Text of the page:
Sri Tyagaraja, while describing the beauty of music sang thus – “Raagasudhaarasa paanamujesi ranjillave O manasa!” He urged the mind to drink the nectarine juice of music and find true bliss in it. A group of young kids fed a packed auditorium at Chowdiah Memorial Hall, ambrosia that was no less than a manifestation of Sri Tyagaraja’s above saying. The group – Carnatic Choir — crafted deftly under the supervision of the eminent singer Bombay Jayashree, has set a trailblazing trend of innovation and talent in presenting a traditional Carnatic kutcheri. The sheer joy that the kids were experiencing rendering some of the complicated ragas effortlessly, seeped into the audience who were transfixed with joy at the experience of a performance so brilliant, that rest assured the future of Carnatic Music shall show bright in the hands of these young talents.
Unlike a traditional choir wherein there are typically four sections for the four or more parts of harmony and the accompanying orchestra stationed in front of the choir, the Carnatic choir group had their accompanists seated next to the group and the group itself sang the renditions together, while interspersing the performance with individual singing occasionally - all under the watchful eye of a female conductor. Thus, the group has strived to bring in some modifications to the typical choir ensemble and suit it for a Carnatic kutcheri.
Beginning the performance with “Sangeetagnaanamu” in Dhanyasi raga, and “Raagasudhaarasa”, the compositions of Sri Tyagaraja were aptly chosen to signify the spiritual wealth imbibed through music. This was followed by “Vandanamu Raghunandana” in raga Sahaana , set to adi taala. The entire performance was a mixture of well-known as well as seldom heard compositions. The performance itself was woven around a storyline and formed another distinguishing feature. It would have been a superior programme if certain aesthetics of the compositions were maintained. For instance, following SyamaSastri’s, “O Jagadamba ” in Anandabhairavi, the group is shown agonising that the earth has become too hot to stand upon. The children quote that the song has invoked Jagadamba, and she has a fiery form that is causing the earth to burn, and she would need to be cooled down by singing a song in Amruthavarshini raaga. The kriti “O Jagadamba” itself calls upon the Universal Mother’s protection and invokes her motherly attribute. It is soaked in karuna and bhakti rasa, and it seems rather antagonistic for it to result in a scary manifestation. While the effort may have been to link it to an upcoming raaga and explain its significance, it could have been done without compromising the essence of the krithi. The following krithi – “Anandaamruthakarshini” by Dikshitar was deftly presented. The children simulated the rain with various physical movements such as rubbing of hands, jumping on the stage, and clicking the fingers together.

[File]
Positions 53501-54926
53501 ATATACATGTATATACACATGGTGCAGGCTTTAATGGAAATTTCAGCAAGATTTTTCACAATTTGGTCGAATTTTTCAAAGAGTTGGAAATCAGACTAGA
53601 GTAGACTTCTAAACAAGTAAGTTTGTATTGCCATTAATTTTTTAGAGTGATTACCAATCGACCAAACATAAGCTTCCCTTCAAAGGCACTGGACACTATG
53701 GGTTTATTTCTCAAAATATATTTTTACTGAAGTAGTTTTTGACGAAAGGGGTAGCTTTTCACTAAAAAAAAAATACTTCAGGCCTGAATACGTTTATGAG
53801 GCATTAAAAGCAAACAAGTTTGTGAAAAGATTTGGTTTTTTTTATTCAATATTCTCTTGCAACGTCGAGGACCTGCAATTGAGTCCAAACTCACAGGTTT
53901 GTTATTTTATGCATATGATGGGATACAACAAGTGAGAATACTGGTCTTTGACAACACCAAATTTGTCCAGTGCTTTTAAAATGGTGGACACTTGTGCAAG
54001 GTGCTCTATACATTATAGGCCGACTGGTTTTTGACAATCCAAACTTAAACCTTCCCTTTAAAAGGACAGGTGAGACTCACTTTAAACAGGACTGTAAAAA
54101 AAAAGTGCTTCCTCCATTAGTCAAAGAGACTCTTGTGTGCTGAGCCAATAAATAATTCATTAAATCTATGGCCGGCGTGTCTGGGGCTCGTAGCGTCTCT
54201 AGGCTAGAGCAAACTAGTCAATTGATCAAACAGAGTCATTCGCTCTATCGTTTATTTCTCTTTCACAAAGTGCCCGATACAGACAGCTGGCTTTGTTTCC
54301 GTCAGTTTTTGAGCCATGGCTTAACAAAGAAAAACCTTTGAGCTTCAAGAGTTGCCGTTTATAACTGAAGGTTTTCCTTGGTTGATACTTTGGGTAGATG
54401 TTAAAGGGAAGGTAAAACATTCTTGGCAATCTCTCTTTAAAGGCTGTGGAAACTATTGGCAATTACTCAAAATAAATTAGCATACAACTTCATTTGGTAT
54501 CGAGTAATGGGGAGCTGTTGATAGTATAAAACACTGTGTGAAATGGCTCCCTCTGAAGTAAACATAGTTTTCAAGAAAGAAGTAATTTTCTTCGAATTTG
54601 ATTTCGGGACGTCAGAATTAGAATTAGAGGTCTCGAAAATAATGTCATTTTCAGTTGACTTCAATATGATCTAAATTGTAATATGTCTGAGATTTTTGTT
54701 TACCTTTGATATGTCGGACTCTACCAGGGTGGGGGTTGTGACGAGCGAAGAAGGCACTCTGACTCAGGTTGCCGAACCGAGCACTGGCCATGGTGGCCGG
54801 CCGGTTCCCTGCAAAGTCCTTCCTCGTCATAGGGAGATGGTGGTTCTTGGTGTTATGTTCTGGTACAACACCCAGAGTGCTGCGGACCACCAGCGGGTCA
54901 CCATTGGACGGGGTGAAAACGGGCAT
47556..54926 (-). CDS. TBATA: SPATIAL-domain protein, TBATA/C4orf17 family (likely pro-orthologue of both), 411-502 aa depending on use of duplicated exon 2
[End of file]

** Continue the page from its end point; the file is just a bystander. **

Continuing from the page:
The magnum opus of the evening was definitely “Naa Jeevadhaara”, a composition by Tyagaraja in raga Bilahari. With the amazing accompaniment of Giridhar Udupa on ghatam and Sumesh Narayanan on mridangam, the group showcased their ample talent vested in them and trained diligently to perfection by the virtuoso Bombay Jayashree. Their effortless performance added a new dimension to the rendition and its experience for the audience. They sang the often heard composition of Sri Vyasaraayaru – “Krishna nee beganebaaro” for the padam, and unfortunately as is being noticed often in the recent years, the pronunciation was compromised in the rendition of this Kannada composition. An undue separation of the words created a mispronunciation that marred the otherwise skilful presentation. “Poosida Srigandha maiyolagamma” was sung “maiyolu gamma”. The tillana that followed and finally “Maithreem Bhajata” were the perfect scores to draw the curtains down.
All in all, the Carnatic choir has carved an identity for itself with its harmonious mixture of innovation, improvisation and above all an unadulterated talent of pristine vocals that are rightfully worthy of our undivided attention and encouragement.